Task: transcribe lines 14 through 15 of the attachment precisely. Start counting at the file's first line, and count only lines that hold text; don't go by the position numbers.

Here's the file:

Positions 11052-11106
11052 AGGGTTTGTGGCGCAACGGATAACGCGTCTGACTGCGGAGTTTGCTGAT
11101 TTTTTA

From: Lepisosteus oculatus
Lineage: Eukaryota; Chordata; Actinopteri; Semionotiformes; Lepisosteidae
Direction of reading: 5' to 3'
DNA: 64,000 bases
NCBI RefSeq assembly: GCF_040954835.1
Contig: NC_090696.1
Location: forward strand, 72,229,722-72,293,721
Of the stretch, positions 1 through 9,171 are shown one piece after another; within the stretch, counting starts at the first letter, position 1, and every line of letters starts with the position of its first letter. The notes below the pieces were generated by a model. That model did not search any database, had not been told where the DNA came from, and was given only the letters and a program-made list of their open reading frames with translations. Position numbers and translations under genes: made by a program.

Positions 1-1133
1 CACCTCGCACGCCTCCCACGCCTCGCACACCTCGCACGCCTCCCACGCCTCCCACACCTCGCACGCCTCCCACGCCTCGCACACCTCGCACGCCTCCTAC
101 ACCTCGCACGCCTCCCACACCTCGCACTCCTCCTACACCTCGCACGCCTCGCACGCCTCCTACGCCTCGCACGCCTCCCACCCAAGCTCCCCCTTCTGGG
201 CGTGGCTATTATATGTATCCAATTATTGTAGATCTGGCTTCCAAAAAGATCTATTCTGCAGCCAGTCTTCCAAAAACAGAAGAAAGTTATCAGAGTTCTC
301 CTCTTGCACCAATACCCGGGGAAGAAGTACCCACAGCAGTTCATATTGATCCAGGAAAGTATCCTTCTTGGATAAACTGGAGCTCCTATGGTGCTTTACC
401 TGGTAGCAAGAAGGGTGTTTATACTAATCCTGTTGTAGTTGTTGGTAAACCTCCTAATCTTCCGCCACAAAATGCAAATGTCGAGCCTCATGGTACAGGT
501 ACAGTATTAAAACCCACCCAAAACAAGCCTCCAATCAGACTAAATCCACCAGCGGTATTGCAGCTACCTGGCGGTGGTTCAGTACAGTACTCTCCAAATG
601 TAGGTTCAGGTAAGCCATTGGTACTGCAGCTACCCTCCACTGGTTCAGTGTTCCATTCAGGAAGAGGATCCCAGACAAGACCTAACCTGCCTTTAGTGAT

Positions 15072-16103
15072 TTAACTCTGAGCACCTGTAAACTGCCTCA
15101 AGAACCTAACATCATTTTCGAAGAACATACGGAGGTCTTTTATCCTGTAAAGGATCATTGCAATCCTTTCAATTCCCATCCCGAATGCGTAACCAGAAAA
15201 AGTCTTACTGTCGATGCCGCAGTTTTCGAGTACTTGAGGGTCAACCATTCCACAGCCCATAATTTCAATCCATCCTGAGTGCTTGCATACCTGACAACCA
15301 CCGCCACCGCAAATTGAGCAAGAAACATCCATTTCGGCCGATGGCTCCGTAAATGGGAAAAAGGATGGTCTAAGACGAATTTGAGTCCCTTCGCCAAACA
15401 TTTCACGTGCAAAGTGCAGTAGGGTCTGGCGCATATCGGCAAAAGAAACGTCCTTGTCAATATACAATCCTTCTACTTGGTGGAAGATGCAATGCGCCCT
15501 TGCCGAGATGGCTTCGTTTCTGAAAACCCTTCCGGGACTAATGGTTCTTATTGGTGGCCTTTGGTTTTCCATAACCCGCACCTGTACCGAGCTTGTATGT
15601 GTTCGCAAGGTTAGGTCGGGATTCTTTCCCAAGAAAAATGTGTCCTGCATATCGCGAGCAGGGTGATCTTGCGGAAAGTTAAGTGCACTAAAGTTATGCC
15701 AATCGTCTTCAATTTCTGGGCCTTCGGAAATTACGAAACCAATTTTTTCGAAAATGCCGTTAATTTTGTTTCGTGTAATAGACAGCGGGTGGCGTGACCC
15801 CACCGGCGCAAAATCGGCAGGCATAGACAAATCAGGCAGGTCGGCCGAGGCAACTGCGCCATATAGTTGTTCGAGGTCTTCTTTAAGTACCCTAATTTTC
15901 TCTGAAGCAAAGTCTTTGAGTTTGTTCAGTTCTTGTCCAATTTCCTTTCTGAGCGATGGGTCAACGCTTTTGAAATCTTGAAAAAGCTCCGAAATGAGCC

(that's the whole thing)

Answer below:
101 ACCTCGCACGCCTCCCACACCTCGCACTCCTCCTACACCTCGCACGCCTCGCACGCCTCCTACGCCTCGCACGCCTCCCACCCAAGCTCCCCCTTCTGGG
201 CGTGGCTATTATATGTATCCAATTATTGTAGATCTGGCTTCCAAAAAGATCTATTCTGCAGCCAGTCTTCCAAAAACAGAAGAAAGTTATCAGAGTTCTC